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Today, on eBay, I bought myself a Super Famicom for $23.80 shipped, coming from Japan. It's pretty dirty and the case has turned yellow from oxidation, but I thought it was pretty cool and intend on restoring it. Though I have every home Nintendo console for the North American market, this is the first console I have ever purchased that was originally sold for use in another country.

I have a question regarding this:

Will a North American SNES power adapter jack physically fit in a Super Famicom?

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    Possible duplicate of Is it safe to use an unofficial cable to power a console? – user106385 May 3 '16 at 23:28
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    @Timelord64 I see the similarities between my post and that one, but mine is more about regional differences, not being too cheap to buy the real deal. – RedEagle2000 May 3 '16 at 23:29
  • they seem like two differant things, but in actual fact, the differences are trivial, at best. they still have the same implications, you still have to look out for the same things, and they still result from using "unofficial cable" (Your cable might be made by the same company, but it is not the original cable, and thats where your probem derives from. – user106385 May 3 '16 at 23:36
  • You will also find the answer also answers this question (you just have to match V, A and polarity; if your wall outputs a differant voltage, get a transformer to step up or step down) – user106385 May 3 '16 at 23:37
  • @Timelord64 Okay, I'll edit it because I still don't know if the plug will fit in the first place. – RedEagle2000 May 3 '16 at 23:55
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The short answer is no, an SNES adapter will not physically fit into a Super Famicom.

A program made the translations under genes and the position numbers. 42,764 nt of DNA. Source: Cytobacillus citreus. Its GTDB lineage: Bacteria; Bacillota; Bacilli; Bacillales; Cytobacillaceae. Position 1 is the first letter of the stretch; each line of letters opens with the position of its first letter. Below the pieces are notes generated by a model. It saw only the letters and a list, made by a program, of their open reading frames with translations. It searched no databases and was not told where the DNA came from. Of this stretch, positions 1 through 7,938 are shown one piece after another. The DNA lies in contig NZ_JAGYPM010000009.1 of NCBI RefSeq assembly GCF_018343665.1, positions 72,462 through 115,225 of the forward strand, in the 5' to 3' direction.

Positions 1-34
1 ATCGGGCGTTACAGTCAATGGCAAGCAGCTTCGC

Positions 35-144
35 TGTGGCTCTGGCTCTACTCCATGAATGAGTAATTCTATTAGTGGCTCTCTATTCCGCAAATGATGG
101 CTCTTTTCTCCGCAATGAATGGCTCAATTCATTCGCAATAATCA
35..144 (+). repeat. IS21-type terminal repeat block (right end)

As a general rule, you really should just use the proper power supply anyway.

If you look around online you'll find plenty of cases of people using a North American Sega Genesis (Type 1) power adapter to run a Super Famicom without issue, but understand that there's always a risk in using an adapter other than the one intended for your console.

  • Thanks, but I have one more thing maybe you or @Timelord64 could help me with. Is it safe, as in won't ruin my Super Famicom, to use the original Japanese adapter rated for 100 V AC input with my 120 V AC US mains power? Interestingly, both US GBA SP power adapters I own and every one online I see is rated for 100 V AC, but I've used it without noticing the difference for months, even being plugged in all the time, but the SF is different from the GBA SP, so I don't know. – RedEagle2000 May 5 '16 at 14:42
  • @RedEagle2000 Technically it works, but it's one of those things where the fact that you can doesn't mean you should. The higher voltage can damage a Japanese adapter over time and in turn harm your system. While there's also a fair chance it won't happen, I'm not going to gamble with my import consoles when an inexpensive converter like this one eliminates the risk and outputs enough power to run all my Japanese devices simultaneously with a power strip. – Barkode May 26 '16 at 15:12
  • Thanks. Do you have one of those step-down regulators? – RedEagle2000 May 26 '16 at 15:15
  • I actually have a couple. I use model I linked above for my Japanese game consoles and other toys/gadgets because it gives plenty of juice to leave a half dozen of them plugged in, but I also have a few small kitchen appliances from Japan which take a crapton more energy than electronic devices, so I had to buy a more expensive converter with higher output for them – Barkode May 26 '16 at 19:36

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